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858 So.2d 11582
District Court of Appeal of Florida, Second District.5
November 7, 2003.6
[858 So.2d 1159] Hector R. Rivera of Duane Morris LLP, Miami, and Dr. Joel S. Cronin, Esq., of Romano, Eriksen & Cronin, West Palm Beach, for Appellant.7
Kathleen T. Hessinger of Deacon & Moulds, P.A., St. Petersburg, for Appellee Sarasota County Public Hospital d/b/a Sarasota Memorial Hospital.8
Heather C. Goodis of Thompson, Goodis, Thompson, Groseclose & Richardson, P.A., for Appellees Russell W. Novak, M.D., and Sarasota Surgical Specialists, P.A.9
No appearance for Appellees Richard J. Lichtenstein, M.D.; and SMH Radiology Associates, P.A.10
Klaus Roessler timely appeals a summary final judgment entered in favor of Sarasota County Public Hospital d/b/a Sarasota Memorial Hospital (Sarasota Memorial). Because genuine issues of material fact exist as to Sarasota Memorial's vicarious liability for the alleged negligent acts of the radiologist who rendered services to Mr. Roessler while he was a patient at the hospital, the trial court erred in granting the summary final judgment. Accordingly, we reverse.12
On September 19, 1996, Mr. Roessler was examined by a physician at the Sarasota Family Walk-In Clinic. The physician took chest and abdominal x-rays of Mr. Roessler. After viewing the x-rays, the physician diagnosed Mr. Roessler as suffering from a perforated viscus and pneumonia. A perforated viscus is a potentially acute life-threatening condition requiring immediate surgical intervention. The physician immediately made arrangements for Mr. Roessler to go to Sarasota Memorial's emergency room to be seen by a surgeon for evaluation of the perforated viscus and surgery. Mr. Roessler went from the family clinic directly to Sarasota Memorial's emergency room. After being evaluated in the emergency room, Mr. Roessler was admitted to the hospital.13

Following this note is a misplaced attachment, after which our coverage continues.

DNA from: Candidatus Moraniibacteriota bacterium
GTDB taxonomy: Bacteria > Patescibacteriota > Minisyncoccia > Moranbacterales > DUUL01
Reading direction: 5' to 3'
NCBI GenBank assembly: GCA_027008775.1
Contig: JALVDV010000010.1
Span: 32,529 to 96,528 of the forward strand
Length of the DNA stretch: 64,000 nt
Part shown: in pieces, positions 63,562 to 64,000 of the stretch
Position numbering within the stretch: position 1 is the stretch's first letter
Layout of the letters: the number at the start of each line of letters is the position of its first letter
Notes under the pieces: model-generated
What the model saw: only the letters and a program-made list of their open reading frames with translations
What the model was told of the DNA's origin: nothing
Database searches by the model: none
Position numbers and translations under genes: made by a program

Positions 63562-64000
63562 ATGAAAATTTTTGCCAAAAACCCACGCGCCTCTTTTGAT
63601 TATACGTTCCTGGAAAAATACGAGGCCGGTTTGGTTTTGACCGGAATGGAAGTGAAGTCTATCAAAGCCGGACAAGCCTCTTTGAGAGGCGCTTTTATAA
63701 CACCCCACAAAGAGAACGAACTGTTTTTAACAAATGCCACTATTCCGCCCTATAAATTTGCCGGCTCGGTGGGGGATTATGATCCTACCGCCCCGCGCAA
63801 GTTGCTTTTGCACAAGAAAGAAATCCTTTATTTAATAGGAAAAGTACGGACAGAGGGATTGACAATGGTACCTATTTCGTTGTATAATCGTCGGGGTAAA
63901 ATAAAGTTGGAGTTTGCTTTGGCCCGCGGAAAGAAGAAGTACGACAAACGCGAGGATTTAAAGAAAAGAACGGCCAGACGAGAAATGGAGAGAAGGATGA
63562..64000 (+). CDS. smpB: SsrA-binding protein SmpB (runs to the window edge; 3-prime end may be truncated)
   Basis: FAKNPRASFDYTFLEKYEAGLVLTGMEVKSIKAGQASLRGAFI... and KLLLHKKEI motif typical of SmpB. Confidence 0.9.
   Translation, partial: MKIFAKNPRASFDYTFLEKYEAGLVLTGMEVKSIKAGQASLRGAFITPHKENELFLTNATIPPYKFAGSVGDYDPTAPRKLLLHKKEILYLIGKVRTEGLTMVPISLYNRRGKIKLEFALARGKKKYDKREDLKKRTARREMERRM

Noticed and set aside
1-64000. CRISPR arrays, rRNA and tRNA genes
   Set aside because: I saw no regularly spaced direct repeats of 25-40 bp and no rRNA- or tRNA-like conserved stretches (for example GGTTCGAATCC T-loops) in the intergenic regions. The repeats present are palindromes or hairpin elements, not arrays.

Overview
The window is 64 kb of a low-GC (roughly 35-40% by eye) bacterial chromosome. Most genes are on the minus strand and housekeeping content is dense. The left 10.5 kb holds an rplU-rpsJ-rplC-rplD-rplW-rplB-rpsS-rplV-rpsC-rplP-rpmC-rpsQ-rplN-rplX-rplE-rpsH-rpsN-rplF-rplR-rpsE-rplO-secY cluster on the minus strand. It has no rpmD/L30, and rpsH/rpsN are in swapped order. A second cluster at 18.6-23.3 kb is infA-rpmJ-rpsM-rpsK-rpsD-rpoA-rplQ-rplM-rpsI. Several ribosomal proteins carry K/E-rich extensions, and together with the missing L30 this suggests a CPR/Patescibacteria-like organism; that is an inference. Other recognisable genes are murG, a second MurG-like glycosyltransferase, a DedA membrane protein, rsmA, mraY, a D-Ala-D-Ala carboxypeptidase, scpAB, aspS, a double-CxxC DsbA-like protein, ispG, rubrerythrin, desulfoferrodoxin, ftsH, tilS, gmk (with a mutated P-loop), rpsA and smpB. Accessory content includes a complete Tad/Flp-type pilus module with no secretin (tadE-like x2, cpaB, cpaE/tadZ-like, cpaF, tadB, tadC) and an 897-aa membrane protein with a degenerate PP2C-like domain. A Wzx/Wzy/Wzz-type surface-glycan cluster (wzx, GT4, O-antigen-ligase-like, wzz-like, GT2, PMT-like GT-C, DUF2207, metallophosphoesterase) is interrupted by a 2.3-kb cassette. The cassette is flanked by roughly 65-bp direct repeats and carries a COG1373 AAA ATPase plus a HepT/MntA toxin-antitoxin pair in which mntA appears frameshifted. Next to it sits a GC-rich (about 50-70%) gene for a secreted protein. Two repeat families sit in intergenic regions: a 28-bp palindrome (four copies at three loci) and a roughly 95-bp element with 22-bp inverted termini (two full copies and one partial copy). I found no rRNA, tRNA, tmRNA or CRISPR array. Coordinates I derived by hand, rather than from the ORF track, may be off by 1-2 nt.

The next day, on September 20, 1996, scans of Mr. Roessler's abdomen were taken in Sarasota Memorial's radiology department while he was an inpatient. Dr. Richard J. Lichtenstein, a board certified radiologist, analyzed and interpreted those scans because he was the radiologist on duty at Sarasota Memorial at the time the scans were brought to be interpreted. Dr. Lichtenstein was not acquainted with Mr. Roessler at that time.14
After Mr. Roessler had been admitted to Sarasota Memorial for six days, an operation was performed on his perforated viscus. Although he survived, Mr. Roessler developed serious complications which required approximately a two and one-half month admission in Sarasota Memorial. During that time, Mr. Roessler developed renal failure, a heart condition, systemic sepsis, and multiple brain abscesses which had to be surgically removed.15
Mr. Roessler subsequently filed an action against Sarasota Memorial for medical malpractice based upon vicarious liability as well as for negligent destruction of evidence. The present appeal concerns only the summary judgment entered on Mr. Roessler's claim for medical malpractice. In that claim, Mr. Roessler alleged that Dr. Lichtenstein misinterpreted the scans taken in Sarasota Memorial's radiology department and was negligent in failing to include an abdominal abscess in his differential diagnosis of Mr. Roessler's abdominal scans. He further alleged that Dr. Lichtenstein did so while an agent of Sarasota Memorial, that he did so within the scope of the agency, and that the hospital [858 So.2d 1161] was, thus, vicariously liable for Dr. Lichtenstein's alleged negligence.16
In response, Sarasota Memorial asserted in its answer, among other affirmative defenses, that Dr. Lichtenstein was an independent contractor and was not an agent, servant, or employee of Sarasota Memorial. Sarasota Memorial filed a motion for summary judgment which asserted, in relevant part, that it was not liable for the acts of Dr. Lichtenstein because he was not an employee or agent of Sarasota Memorial. The trial court granted Sarasota Memorial's motion for summary judgment and entered a final judgment thereon.17
In this appeal, we are asked to determine whether Sarasota Memorial satisfied its burden to establish that no genuine issues of material fact existed regarding its vicarious liability, thereby entitling it to summary judgment as a matter of law. We find that Sarasota Memorial did not satisfy that burden.18